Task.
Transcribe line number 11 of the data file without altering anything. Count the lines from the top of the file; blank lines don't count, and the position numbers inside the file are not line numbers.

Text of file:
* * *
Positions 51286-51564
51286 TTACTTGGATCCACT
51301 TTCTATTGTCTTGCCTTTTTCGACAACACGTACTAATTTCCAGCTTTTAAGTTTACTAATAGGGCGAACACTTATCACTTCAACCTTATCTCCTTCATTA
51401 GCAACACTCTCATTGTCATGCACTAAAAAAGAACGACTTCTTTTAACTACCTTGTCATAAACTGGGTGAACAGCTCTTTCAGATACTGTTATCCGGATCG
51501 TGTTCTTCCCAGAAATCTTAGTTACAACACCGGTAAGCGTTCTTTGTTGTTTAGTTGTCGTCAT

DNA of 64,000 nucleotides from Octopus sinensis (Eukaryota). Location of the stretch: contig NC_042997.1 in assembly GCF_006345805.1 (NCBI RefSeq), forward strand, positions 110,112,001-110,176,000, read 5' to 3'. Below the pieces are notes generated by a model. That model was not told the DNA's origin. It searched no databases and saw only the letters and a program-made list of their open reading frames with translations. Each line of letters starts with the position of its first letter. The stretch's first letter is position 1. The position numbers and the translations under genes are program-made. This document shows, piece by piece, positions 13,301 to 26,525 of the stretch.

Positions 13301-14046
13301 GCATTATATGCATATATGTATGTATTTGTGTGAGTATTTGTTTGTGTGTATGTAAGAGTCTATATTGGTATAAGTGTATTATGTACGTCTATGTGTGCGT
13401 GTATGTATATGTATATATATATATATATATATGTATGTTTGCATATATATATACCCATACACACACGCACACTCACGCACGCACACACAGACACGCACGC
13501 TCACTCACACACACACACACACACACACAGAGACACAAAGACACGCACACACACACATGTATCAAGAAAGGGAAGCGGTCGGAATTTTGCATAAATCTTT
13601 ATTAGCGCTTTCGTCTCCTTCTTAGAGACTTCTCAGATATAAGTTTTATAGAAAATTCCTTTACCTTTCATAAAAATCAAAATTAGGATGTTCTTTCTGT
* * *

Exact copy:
13601 ATTAGCGCTTTCGTCTCCTTCTTAGAGACTTCTCAGATATAAGTTTTATAGAAAATTCCTTTACCTTTCATAAAAATCAAAATTAGGATGTTCTTTCTGT